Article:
China’s foreign investment into Africa has been generating a great deal of controversy. Some argue that China is becoming the new colonial power over Africa, others see China as a key source of foreign exchange that may finally help spur long-run economic growth in Africa.
There has been relatively less discussion about China’s investment in Latin America, because it was thought that there was so little of it. A closer look reveals that Chinese FDI is larger than previously thought, and growing fast.
According to official Chinese statistics, foreign direct investment (FDI) to Latin America has been relatively limited—averaging just over $4 billion per year between 2003 and 2009. That is 3-4 percent of total FDI into the region over the same period. What is more, according to China, 96.7 percent of all Chinese FDI into Latin America during that period went to the Cayman Islands or the British Virgin Islands—two countries that would sink into the ocean if they had $3 billion per year in such investment. Peal away these two financial havens and the Latin American region only received about $126 million in Chinese FDI, or less than 1 percent of the annual total.
Nothing worth investigating—if it wasn’t for the increasing concern or fanfare about Chinese FDI from Latin Americans. In response to cheer and outcry, think-tanks, venture capital firms, journalists, and academics like myself have been trying to piece together how much Chinese FDI really does flow to the region. The table below from a forthcoming paper I am working on exhibits just some of the largest projects in Latin America (those over $100 million) to reveal that FDI from China to Latin America is indeed approximately closer to the figures for total FDI into the region reported by China, at around $4 billion per year, but the composition of that investment is far from simply in tax havens.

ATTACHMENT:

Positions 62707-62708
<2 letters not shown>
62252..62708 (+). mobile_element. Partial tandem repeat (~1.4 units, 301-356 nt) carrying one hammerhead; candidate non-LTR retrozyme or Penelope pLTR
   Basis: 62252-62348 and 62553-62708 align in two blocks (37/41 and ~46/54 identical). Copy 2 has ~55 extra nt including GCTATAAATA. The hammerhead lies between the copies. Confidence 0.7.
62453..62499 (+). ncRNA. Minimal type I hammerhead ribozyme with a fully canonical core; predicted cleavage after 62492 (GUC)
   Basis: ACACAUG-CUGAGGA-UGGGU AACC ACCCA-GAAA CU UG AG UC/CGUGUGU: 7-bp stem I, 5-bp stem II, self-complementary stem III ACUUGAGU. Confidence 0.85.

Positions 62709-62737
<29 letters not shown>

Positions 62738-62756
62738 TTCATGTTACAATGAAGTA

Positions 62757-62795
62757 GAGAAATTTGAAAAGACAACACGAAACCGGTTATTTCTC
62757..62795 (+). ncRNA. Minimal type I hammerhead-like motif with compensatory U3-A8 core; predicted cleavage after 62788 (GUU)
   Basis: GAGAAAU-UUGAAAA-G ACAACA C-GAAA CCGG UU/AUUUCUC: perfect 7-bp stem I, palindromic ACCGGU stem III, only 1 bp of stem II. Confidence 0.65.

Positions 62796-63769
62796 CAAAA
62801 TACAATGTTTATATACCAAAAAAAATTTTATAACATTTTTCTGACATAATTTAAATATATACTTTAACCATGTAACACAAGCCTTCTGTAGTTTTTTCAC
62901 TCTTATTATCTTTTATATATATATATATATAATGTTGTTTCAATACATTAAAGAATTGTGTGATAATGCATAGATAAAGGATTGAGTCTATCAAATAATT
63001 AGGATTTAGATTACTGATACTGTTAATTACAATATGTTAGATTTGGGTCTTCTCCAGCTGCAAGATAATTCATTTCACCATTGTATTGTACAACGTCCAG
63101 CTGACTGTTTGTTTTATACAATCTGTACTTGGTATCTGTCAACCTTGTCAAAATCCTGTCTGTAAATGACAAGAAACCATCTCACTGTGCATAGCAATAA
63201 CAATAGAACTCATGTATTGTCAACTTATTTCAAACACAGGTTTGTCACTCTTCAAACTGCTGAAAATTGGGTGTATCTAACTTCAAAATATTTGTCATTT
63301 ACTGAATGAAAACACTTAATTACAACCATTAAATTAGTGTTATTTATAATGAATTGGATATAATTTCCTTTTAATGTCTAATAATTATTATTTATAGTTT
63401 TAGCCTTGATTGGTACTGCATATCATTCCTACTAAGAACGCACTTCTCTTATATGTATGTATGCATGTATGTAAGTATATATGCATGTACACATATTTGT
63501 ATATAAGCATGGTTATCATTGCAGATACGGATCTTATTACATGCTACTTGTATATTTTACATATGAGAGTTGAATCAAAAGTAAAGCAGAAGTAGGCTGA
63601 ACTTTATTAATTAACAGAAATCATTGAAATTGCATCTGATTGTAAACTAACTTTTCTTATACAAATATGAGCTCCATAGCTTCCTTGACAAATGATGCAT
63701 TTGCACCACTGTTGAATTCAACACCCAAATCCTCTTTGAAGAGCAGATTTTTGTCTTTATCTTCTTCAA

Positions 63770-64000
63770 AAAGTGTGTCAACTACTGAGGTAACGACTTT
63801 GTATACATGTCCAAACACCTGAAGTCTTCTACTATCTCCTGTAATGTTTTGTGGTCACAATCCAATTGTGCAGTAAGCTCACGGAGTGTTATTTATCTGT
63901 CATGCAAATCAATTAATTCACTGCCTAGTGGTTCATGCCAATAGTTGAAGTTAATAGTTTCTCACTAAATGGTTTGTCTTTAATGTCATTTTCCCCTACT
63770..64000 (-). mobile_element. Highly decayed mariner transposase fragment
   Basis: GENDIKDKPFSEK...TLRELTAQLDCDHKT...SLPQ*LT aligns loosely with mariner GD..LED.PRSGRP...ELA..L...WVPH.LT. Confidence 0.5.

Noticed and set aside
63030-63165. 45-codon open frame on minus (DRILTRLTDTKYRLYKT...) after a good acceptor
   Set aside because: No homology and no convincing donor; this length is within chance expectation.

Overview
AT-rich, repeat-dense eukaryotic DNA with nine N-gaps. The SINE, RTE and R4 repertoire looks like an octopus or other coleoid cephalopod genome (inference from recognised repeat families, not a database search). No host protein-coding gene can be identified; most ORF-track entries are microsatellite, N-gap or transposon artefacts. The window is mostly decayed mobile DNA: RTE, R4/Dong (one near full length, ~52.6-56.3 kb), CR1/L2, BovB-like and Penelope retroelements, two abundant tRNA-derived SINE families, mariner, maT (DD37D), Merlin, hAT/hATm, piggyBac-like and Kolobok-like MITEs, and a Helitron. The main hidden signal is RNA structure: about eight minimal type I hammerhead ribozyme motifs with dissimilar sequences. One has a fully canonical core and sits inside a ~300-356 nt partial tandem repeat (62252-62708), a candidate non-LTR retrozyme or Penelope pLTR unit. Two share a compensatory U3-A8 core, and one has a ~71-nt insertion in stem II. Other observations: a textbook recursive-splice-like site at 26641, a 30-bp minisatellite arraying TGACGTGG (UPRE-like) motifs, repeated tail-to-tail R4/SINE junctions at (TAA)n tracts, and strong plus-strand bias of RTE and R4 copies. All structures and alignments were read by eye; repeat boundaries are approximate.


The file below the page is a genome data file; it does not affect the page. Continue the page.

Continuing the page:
As the accompanying table exhibits, China is largely pursuing investment in primary products such as iron, copper, and soybeans. Indeed, in my forthcoming book with Roberto Porzecanski titled The Dragon in the Room: China and the Future of Latin American Industrialization, we calculate that Latin America accounts for more than one quarter of all China’s imports of primary products, more than any single region. It should thus come as no surprise that the main determinant of Chinese FDI into the region is the fact that Latin America has location-specific assets—natural resources.
In addition to being “resource seeking,” albeit to a lesser extent, Chinese FDI into the region is also “market-seeking” and “efficiency seeking.” Chinese steel makers and auto companies such as Chery Auto have invested in Brazil in order to serve Brazil’s large market. Chinese auto firms and electronics have also located in Uruguay and Mexico to seek “efficiency”—or to serve as export platforms to larger markets, namely Brazil (Uruguay) and the United States (Mexico).
Latin America is in desperate need of investment. Total investment as a percent of GDP for the region is less than 20 percent per annum, much less than the suggested 25 percent by the Growth Commission and levels over 35 percent across East Asia. It is also established that the FDI that LAC has received over the past twenty-years has had a very limited impact in the region.
I co-chaired a multi-year effort where numerous economists from across Latin America examined the economic, social, and environmental impacts of foreign investment. We summarized our findings in a 2009 book titled Re-thinking Foreign Investment for Sustainable Development: Lessons from Latin America. As we found in our book, developed country FDI tends not to contribute to economic growth, employment, or innovation, and often is no more apt to comply to environmental standards than domestic firms are.
Will Chinese FDI behave differently than FDI largely of Western origin? It is too early to tell whether Chinese FDI into Latin America will be a blessing or curse. For now at least we are beginning to understand the magnitude and true composition of China’s economic reach in Latin America.
Kevin P. Gallagher is an Associate Professor of International Relations at Boston University, and a Senior Researcher at the Global Development and Environment Institute.